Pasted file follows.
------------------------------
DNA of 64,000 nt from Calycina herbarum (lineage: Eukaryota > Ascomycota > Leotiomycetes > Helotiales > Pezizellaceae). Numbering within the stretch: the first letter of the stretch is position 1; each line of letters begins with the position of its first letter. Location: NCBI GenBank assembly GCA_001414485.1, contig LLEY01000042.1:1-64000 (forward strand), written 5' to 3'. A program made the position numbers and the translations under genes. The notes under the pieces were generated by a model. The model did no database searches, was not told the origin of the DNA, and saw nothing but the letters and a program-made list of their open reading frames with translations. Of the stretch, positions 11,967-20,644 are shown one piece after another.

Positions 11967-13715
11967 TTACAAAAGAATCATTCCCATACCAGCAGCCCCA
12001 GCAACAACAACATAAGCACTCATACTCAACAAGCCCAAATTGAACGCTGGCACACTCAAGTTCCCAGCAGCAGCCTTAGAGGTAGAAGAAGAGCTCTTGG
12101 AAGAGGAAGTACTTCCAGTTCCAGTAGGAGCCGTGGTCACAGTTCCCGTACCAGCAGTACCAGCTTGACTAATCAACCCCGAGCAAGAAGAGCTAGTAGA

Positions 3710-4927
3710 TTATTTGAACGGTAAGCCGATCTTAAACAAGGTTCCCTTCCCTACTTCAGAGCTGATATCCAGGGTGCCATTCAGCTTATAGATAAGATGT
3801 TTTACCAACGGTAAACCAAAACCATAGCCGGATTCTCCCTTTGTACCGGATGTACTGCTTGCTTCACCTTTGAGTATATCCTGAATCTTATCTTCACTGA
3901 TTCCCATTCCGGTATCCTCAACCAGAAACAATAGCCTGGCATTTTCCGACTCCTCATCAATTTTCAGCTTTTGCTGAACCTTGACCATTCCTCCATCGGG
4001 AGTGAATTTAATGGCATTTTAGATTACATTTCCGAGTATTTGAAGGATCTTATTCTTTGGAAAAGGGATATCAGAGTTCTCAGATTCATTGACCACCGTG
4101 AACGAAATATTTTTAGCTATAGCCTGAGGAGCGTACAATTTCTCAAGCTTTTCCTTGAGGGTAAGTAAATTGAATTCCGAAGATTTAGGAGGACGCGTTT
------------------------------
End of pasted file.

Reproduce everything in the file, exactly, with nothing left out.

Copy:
DNA of 64,000 nt from Calycina herbarum (lineage: Eukaryota > Ascomycota > Leotiomycetes > Helotiales > Pezizellaceae). Numbering within the stretch: the first letter of the stretch is position 1; each line of letters begins with the position of its first letter. Location: NCBI GenBank assembly GCA_001414485.1, contig LLEY01000042.1:1-64000 (forward strand), written 5' to 3'. A program made the position numbers and the translations under genes. The notes under the pieces were generated by a model. The model did no database searches, was not told the origin of the DNA, and saw nothing but the letters and a program-made list of their open reading frames with translations. Of the stretch, positions 11,967-20,644 are shown one piece after another.

Positions 11967-13715
11967 TTACAAAAGAATCATTCCCATACCAGCAGCCCCA
12001 GCAACAACAACATAAGCACTCATACTCAACAAGCCCAAATTGAACGCTGGCACACTCAAGTTCCCAGCAGCAGCCTTAGAGGTAGAAGAAGAGCTCTTGG
12101 AAGAGGAAGTACTTCCAGTTCCAGTAGGAGCCGTGGTCACAGTTCCCGTACCAGCAGTACCAGCTTGACTAATCAACCCCGAGCAAGAAGAGCTAGTAGA

Positions 3710-4927
3710 TTATTTGAACGGTAAGCCGATCTTAAACAAGGTTCCCTTCCCTACTTCAGAGCTGATATCCAGGGTGCCATTCAGCTTATAGATAAGATGT
3801 TTTACCAACGGTAAACCAAAACCATAGCCGGATTCTCCCTTTGTACCGGATGTACTGCTTGCTTCACCTTTGAGTATATCCTGAATCTTATCTTCACTGA
3901 TTCCCATTCCGGTATCCTCAACCAGAAACAATAGCCTGGCATTTTCCGACTCCTCATCAATTTTCAGCTTTTGCTGAACCTTGACCATTCCTCCATCGGG
4001 AGTGAATTTAATGGCATTTTAGATTACATTTCCGAGTATTTGAAGGATCTTATTCTTTGGAAAAGGGATATCAGAGTTCTCAGATTCATTGACCACCGTG
4101 AACGAAATATTTTTAGCTATAGCCTGAGGAGCGTACAATTTCTCAAGCTTTTCCTTGAGGGTAAGTAAATTGAATTCCGAAGATTTAGGAGGACGCGTTT